In 2002, dozens of sitters and pairs of sitters, also each other’s relatives, friends or lovers, went on a pilgrimage to Hockney’s London studio. They sat on office chairs and posed all day long in front of the artist’s camera lucida, just like others before them had done for Warhol’s screen tests. Without that same stoic demand made to the model and exploring a kind of negotiated casualty, Isabelle Faria’s essential material is extracted not from saturation or discomfort, but from the relatively comfortable transience of the visitor in question: the image of a body – the organic, unstable and variable element – systematically readapted to the same chair – the inorganic, stable and recognizable element –, and represented over the empty abstraction of the studio’s scenic setting.
The arbitrary positions of those men, one after the other in majestic verticality, suggest genuine relaxation. On the other hand, the stiff and Cartesian women are conscious of the female body’s projected social image. The men are sitting completely at ease, their legs open or stretched. The representation of their almost horizontal bodies is dynamic and deep, taking advantage of the low viewpoint and the focus on the waist line. Despite some less classical exceptions, the women are sitting in a frontal position, their necks straight, the legs prominently crossed and the hands correctly placed on the lap or the arms of the chair. Everyone is expressing boredom, restrain, empathy, shyness, extroversion, challenge, melancholy, satisfaction, seduction, impenetrability or availability. The body’s capacity to adapt to the chair’s ergonomics is a result of the power invested in a certain attitude, and the presence of the chair diminishes and disappears in opposite proportion.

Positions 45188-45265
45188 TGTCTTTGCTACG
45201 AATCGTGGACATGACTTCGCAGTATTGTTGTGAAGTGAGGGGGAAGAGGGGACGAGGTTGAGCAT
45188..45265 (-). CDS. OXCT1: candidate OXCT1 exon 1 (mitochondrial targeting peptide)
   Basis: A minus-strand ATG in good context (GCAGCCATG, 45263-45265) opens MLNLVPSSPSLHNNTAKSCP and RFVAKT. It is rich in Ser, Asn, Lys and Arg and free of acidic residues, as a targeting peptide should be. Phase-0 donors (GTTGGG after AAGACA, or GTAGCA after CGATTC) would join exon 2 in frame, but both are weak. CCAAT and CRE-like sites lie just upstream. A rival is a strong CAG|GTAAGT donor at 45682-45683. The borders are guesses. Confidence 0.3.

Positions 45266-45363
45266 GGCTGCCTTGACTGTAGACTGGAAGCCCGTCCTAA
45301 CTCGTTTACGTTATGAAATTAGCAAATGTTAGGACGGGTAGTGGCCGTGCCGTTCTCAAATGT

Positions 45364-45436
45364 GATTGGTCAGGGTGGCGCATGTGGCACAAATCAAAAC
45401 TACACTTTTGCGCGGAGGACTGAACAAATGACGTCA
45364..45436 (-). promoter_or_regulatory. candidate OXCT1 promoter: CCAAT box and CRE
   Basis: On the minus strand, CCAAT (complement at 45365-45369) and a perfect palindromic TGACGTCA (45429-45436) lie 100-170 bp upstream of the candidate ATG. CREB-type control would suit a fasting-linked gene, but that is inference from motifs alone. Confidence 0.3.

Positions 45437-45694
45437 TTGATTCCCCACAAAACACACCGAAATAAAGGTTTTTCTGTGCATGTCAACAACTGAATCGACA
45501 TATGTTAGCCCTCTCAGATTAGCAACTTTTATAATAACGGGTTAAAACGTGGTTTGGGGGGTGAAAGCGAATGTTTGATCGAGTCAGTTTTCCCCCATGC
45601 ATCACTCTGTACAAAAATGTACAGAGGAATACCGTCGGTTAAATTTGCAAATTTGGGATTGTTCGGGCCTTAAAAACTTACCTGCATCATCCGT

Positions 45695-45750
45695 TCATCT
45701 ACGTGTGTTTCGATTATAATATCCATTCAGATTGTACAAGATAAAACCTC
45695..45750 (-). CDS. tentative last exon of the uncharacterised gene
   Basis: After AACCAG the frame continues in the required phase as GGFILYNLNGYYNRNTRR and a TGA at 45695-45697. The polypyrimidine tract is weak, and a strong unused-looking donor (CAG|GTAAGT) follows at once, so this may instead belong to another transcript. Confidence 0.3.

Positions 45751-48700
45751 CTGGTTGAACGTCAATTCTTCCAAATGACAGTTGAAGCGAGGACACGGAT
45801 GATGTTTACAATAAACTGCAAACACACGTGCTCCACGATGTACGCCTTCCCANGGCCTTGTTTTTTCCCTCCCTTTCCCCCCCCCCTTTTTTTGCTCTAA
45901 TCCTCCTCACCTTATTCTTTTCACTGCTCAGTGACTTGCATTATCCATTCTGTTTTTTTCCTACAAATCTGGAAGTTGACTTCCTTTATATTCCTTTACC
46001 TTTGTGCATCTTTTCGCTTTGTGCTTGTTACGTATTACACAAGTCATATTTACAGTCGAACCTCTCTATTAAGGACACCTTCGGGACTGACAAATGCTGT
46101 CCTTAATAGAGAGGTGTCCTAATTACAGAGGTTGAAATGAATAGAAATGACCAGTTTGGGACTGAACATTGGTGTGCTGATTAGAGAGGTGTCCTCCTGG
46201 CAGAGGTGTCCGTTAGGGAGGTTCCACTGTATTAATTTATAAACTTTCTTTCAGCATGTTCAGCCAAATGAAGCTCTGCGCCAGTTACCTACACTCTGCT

Isabelle Faria’s work is accurate regarding light and perspective, elements that are worked against the paper in closely knit nets, with infinite lines of color. She is apt in manipulating the unevenness of treatment in terms of the texture detail of clothes and shoes, a kind of variable scale between hyper-realist accuracy and linear minimalism. And her work is intense in the expressivity given to faces by means of the aggressive drawing of face hair, beard, wrinkles and hair.
The atelier’s routine reveals itself in the need to feed the compulsive desire of creating, the addiction of scratching millions of colored pencil lines, the paranoia of filling the walls with sitting observers and carrying on drawing for them, in a massive and performative fashion. Such determination leaves us rotten jealous.